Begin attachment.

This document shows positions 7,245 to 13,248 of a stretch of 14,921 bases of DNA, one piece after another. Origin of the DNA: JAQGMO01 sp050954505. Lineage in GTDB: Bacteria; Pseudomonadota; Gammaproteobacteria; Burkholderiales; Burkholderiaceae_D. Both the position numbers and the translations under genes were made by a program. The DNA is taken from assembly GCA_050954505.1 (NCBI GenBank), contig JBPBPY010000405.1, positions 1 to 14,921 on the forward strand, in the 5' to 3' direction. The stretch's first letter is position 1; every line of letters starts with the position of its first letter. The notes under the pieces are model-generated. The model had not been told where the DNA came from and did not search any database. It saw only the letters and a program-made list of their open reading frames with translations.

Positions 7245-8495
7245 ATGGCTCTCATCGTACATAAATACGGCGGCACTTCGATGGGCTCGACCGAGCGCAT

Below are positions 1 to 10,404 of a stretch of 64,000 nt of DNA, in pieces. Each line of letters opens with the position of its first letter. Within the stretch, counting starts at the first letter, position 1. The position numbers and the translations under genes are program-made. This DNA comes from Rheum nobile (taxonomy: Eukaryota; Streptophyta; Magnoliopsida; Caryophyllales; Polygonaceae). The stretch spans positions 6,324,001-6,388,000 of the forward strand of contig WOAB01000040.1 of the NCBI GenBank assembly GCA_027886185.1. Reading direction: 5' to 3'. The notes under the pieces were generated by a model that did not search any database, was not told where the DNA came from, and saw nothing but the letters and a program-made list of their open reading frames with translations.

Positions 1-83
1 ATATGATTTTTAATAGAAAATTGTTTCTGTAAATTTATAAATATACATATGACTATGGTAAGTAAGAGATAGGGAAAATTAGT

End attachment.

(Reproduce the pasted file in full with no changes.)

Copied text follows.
This document shows positions 7,245 to 13,248 of a stretch of 14,921 bases of DNA, one piece after another. Origin of the DNA: JAQGMO01 sp050954505. Lineage in GTDB: Bacteria; Pseudomonadota; Gammaproteobacteria; Burkholderiales; Burkholderiaceae_D. Both the position numbers and the translations under genes were made by a program. The DNA is taken from assembly GCA_050954505.1 (NCBI GenBank), contig JBPBPY010000405.1, positions 1 to 14,921 on the forward strand, in the 5' to 3' direction. The stretch's first letter is position 1; every line of letters starts with the position of its first letter. The notes under the pieces are model-generated. The model had not been told where the DNA came from and did not search any database. It saw only the letters and a program-made list of their open reading frames with translations.

Positions 7245-8495
7245 ATGGCTCTCATCGTACATAAATACGGCGGCACTTCGATGGGCTCGACCGAGCGCAT

Below are positions 1 to 10,404 of a stretch of 64,000 nt of DNA, in pieces. Each line of letters opens with the position of its first letter. Within the stretch, counting starts at the first letter, position 1. The position numbers and the translations under genes are program-made. This DNA comes from Rheum nobile (taxonomy: Eukaryota; Streptophyta; Magnoliopsida; Caryophyllales; Polygonaceae). The stretch spans positions 6,324,001-6,388,000 of the forward strand of contig WOAB01000040.1 of the NCBI GenBank assembly GCA_027886185.1. Reading direction: 5' to 3'. The notes under the pieces were generated by a model that did not search any database, was not told where the DNA came from, and saw nothing but the letters and a program-made list of their open reading frames with translations.

Positions 1-83
1 ATATGATTTTTAATAGAAAATTGTTTCTGTAAATTTATAAATATACATATGACTATGGTAAGTAAGAGATAGGGAAAATTAGT